MAG asks: why have 33 riders died in London in 2016?

MAG adds weight to questions about the rise in motorcycle deaths in London, and why this has not led to a level playing field in how motorcyclists in the city are treated.

MAG’s London Regional representative, Tim Fawthrop, has joined calls for a review of how Transport for London (TfL) allocates funds, in the light of shocking figures showing that over three times more bikers were killed in London compared to cyclists.  Tim says, ‘Anton Shelupanov, who’s a Justice reformer and motorcycle safety campaigner, has rightly highlighted in a Huffington Post article that, compared to a five-year average, motorcyclist deaths in 2016 increased by 13% while other modes of travel have experienced a decline in fatalities.  Thirty-three bikers died compared to just eight cyclists.  As Mr Shelupanov points out these are real people: a carpenter, courier, tube driver and respected Scout leader among them.   One was killed at a junction that has recently been made MORE lethal for bikers by a redesign.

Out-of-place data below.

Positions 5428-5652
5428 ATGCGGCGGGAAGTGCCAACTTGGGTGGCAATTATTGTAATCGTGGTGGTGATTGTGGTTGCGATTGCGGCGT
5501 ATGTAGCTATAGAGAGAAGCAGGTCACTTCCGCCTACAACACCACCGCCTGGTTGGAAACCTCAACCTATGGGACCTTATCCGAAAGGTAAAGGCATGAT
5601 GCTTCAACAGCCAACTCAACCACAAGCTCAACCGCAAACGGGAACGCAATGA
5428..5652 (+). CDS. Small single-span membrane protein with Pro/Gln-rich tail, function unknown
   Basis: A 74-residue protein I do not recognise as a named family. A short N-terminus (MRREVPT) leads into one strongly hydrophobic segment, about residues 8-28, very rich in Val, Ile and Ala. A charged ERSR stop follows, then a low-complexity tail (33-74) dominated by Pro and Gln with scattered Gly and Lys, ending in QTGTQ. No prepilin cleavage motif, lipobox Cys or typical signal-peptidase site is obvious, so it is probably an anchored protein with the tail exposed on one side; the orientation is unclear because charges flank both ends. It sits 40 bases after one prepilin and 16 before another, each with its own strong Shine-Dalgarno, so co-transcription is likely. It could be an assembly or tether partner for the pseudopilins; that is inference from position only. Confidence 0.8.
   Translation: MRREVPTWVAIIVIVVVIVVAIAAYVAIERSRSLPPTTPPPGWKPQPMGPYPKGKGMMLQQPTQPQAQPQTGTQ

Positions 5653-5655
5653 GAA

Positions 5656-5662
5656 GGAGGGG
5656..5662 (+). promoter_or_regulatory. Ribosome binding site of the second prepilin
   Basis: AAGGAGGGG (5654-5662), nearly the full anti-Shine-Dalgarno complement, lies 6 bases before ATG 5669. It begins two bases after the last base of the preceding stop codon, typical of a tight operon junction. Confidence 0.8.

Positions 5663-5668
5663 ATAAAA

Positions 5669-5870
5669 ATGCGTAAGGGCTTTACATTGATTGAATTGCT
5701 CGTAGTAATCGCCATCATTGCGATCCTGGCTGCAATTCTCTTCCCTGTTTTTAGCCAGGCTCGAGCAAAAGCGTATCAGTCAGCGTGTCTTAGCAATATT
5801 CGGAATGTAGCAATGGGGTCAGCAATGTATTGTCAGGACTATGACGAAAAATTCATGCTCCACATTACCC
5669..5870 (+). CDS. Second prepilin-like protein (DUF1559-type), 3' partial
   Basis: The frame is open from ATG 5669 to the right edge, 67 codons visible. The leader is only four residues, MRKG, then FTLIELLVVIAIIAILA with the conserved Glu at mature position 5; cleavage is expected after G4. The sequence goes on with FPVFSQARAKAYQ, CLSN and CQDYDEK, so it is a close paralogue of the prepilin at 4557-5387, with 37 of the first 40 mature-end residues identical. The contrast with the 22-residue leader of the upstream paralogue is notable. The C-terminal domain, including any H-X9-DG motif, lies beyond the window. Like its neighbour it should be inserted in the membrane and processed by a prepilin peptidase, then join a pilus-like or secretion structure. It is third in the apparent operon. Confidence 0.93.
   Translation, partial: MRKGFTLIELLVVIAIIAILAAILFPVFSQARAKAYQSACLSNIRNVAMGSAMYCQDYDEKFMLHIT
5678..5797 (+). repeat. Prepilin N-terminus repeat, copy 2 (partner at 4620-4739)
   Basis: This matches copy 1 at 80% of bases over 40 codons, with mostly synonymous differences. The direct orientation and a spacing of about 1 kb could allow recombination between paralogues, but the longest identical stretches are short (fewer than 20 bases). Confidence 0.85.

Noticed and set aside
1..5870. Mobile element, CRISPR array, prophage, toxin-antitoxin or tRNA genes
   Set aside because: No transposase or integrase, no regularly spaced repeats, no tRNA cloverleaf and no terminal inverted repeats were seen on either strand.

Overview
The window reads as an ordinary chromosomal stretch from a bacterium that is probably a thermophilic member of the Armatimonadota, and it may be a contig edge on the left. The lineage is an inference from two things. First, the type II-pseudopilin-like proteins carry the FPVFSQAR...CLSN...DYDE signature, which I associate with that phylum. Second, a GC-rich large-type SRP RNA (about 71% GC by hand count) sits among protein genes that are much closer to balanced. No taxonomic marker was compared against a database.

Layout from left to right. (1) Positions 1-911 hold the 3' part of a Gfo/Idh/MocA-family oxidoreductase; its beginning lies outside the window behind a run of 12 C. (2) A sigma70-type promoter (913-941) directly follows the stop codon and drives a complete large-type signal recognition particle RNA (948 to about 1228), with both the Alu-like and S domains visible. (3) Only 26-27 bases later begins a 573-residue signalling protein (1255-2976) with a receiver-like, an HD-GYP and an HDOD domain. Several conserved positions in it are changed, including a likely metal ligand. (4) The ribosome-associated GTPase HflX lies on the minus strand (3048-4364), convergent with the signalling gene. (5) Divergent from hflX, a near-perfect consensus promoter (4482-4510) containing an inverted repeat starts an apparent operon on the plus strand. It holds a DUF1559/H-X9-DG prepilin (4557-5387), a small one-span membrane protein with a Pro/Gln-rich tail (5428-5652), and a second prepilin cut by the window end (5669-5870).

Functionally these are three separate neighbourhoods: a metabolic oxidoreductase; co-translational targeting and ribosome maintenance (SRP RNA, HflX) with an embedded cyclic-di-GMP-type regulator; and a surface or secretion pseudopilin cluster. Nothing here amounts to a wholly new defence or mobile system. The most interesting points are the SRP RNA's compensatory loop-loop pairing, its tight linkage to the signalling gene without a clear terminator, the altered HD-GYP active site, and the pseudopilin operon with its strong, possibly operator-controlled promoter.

‘It can’t be right that motorcycle deaths are up while cycle and car deaths are down by almost half.  The Greater London Authority (GLA) and TfL have all the information they need to address this with a TfL handbook, which explains exactly how to do it.   For some reason, TfL doesn’t seem to pay attention to it and the result is an increase in fatalities.

‘The Mayor has previously made highly supportive comments regarding motorcycling in London, so we assume he means it and wants London to do better.  That requires reversing some of the mad and dangerous schemes like light segregation, which is a trip hazard to everyone, and a revisit of junction changes and lane narrowing – which are literally lethal to bikers.

‘Bikes are part of the pollution and congestion solution, not the problem.  MAG will work with Anton Shelupanov and We Ride London to get a level playing field that looks at the most endangered road users in London: not cyclists, but motorcyclists.  We’re paying the price of being ignored in lost lives.  The stakes couldn’t be any higher than that.’

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